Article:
• CONSERVATION LANDS SYSTEM: Under the direction of a team of renowned scientists and community partners such as the Coalition, Pima County adopted the Conservation Lands System (CLS) in 2001.This map and associated policies have resulted in the preservation of thousands of acres of important wildlife habitat around Pima County on both private and public lands. The CLS continues to be applied today to private developments and Pima County projects. It ensures that our important riparian areas and wildlife habitat remains protected and connected. The Coalition works directly with developers and homebuilders to make sure that their projects are compliant with the Conservation Lands System, leading to better projects for the people and wildlife of Pima County.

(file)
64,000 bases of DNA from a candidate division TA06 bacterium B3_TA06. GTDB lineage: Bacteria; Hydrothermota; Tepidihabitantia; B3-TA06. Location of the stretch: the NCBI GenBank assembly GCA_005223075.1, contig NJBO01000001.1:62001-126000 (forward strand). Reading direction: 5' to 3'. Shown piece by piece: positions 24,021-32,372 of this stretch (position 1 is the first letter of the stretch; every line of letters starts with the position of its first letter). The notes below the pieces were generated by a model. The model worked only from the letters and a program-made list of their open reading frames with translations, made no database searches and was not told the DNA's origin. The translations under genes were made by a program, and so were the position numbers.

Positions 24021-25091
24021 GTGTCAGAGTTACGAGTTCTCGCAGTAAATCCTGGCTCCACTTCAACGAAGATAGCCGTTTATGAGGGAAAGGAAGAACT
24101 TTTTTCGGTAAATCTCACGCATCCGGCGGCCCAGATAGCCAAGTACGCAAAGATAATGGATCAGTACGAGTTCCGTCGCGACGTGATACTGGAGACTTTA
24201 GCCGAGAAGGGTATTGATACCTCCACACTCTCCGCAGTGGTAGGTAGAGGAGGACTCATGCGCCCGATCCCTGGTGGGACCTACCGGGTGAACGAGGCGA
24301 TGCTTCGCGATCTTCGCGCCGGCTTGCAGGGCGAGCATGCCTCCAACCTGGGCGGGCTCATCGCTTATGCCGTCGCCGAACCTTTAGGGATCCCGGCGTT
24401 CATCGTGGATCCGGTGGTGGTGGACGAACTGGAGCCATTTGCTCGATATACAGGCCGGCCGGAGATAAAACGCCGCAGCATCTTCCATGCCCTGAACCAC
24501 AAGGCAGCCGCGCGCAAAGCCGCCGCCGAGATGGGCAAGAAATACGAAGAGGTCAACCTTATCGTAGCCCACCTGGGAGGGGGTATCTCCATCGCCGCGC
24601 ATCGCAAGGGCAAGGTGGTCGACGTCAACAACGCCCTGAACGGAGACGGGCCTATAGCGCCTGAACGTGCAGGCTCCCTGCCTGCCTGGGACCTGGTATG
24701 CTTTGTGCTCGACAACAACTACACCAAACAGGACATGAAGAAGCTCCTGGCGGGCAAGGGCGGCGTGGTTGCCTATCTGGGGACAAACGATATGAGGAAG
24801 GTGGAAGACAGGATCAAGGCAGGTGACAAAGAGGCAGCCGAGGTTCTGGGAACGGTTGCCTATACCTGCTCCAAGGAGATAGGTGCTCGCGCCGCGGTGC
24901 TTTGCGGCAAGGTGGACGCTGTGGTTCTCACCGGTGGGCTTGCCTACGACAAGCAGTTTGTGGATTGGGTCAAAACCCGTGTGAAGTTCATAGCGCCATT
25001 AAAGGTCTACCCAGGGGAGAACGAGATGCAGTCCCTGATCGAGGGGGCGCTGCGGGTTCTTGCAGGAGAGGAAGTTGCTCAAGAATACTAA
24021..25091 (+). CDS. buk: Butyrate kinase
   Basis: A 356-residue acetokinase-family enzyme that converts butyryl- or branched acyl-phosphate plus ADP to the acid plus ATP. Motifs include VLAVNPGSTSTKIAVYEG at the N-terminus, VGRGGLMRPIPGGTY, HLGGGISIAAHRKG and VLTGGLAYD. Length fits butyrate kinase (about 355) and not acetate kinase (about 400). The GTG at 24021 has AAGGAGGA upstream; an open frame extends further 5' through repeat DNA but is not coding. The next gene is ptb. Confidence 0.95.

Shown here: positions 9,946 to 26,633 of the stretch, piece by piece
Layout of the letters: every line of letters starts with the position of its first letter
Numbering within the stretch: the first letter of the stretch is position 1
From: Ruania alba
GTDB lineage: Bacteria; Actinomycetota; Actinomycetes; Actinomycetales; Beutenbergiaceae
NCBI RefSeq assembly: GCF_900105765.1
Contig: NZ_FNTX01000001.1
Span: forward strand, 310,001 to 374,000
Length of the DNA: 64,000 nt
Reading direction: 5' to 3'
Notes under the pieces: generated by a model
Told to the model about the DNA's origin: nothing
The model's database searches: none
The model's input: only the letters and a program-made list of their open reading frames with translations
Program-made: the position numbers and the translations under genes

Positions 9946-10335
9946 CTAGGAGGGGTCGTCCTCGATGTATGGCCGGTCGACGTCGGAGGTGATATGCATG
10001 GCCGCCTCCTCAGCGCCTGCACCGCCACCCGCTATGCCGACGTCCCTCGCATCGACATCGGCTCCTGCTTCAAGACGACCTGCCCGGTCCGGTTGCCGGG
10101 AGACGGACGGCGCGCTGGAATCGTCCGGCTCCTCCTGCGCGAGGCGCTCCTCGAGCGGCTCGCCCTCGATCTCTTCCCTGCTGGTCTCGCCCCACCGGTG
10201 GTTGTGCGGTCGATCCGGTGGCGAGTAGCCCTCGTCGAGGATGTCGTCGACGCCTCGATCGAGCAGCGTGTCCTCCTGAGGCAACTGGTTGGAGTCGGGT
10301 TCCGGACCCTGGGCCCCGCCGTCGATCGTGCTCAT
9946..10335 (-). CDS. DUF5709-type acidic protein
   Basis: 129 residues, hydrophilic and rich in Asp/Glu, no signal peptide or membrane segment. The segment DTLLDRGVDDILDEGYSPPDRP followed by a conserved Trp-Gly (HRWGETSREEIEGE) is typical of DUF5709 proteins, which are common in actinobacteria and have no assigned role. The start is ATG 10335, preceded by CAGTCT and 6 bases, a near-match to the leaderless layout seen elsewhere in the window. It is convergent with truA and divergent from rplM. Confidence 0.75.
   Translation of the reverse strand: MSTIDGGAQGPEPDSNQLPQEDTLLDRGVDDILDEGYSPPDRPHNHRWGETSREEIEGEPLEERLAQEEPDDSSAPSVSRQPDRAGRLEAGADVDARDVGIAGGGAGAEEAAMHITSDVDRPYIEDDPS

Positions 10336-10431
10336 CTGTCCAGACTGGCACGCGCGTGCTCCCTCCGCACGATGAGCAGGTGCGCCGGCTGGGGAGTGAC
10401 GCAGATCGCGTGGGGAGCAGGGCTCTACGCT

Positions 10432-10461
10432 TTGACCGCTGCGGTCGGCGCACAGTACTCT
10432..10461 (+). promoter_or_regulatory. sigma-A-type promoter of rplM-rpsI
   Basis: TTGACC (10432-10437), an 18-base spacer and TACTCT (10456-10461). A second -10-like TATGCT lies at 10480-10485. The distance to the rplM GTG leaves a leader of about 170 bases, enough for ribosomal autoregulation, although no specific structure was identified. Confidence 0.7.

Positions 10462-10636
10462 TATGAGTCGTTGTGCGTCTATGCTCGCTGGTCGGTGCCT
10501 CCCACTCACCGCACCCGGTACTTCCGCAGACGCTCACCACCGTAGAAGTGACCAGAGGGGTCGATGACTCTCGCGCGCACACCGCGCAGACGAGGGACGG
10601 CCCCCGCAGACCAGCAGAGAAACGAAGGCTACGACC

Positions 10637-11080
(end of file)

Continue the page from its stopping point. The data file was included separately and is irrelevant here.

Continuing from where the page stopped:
• OPEN SPACE PROTECTION: In 2004, Pima County voters overwhelmingly approved the Open Space Bond with over ⅔ of voters giving the thumbs up to open space protection. The Coalition led the public education and outreach campaign leading up to the election. This bond included $174.3 million for the purchase of important open space. Pima County protected over 200,000 acres of open space with this money, an incredible accomplishment! The Coalition continues to advocate for new open space purchases as opportunities arise. We also continue to oppose threats to protected open space, such as the Rosemont Mine